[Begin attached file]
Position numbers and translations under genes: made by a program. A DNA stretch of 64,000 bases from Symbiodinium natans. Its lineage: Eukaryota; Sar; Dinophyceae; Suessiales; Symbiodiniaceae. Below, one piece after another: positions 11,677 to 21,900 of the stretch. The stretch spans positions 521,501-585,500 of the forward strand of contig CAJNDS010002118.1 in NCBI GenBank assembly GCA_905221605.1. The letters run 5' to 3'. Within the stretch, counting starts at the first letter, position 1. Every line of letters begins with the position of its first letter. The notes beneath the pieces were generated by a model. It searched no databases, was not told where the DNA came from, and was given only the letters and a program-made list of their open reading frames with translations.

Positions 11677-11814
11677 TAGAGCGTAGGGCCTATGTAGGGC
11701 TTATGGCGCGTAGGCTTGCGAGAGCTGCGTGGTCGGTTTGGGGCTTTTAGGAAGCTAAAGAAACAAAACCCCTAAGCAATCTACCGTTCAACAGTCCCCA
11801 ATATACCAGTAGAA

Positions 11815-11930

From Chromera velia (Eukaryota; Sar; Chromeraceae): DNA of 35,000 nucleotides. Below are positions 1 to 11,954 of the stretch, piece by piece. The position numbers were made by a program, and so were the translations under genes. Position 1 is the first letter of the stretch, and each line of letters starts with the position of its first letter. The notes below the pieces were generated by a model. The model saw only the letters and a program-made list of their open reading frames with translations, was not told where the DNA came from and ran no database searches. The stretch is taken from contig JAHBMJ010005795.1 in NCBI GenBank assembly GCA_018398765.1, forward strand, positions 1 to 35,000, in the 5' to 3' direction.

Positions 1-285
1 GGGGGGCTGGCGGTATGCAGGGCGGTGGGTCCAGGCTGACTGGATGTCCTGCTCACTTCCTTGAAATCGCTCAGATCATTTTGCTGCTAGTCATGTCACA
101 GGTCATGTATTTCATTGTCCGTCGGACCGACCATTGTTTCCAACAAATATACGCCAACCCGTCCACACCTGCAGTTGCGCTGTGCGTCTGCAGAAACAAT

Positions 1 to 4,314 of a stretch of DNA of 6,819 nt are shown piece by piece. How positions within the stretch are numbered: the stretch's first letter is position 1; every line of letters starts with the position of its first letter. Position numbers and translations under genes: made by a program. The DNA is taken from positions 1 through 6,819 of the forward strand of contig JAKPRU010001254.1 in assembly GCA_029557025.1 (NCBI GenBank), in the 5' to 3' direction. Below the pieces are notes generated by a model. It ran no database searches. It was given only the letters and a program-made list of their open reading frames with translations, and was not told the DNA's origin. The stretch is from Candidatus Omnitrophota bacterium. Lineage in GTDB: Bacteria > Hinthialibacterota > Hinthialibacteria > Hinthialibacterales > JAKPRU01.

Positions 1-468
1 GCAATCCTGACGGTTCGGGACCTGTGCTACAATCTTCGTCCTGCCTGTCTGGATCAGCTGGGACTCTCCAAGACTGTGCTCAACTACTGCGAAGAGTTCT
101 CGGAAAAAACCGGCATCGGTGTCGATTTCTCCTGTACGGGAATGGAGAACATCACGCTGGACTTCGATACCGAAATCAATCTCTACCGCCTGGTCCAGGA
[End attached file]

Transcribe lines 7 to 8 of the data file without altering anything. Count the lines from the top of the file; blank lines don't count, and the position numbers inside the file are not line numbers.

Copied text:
From Chromera velia (Eukaryota; Sar; Chromeraceae): DNA of 35,000 nucleotides. Below are positions 1 to 11,954 of the stretch, piece by piece. The position numbers were made by a program, and so were the translations under genes. Position 1 is the first letter of the stretch, and each line of letters starts with the position of its first letter. The notes below the pieces were generated by a model. The model saw only the letters and a program-made list of their open reading frames with translations, was not told where the DNA came from and ran no database searches. The stretch is taken from contig JAHBMJ010005795.1 in NCBI GenBank assembly GCA_018398765.1, forward strand, positions 1 to 35,000, in the 5' to 3' direction.

Positions 1-285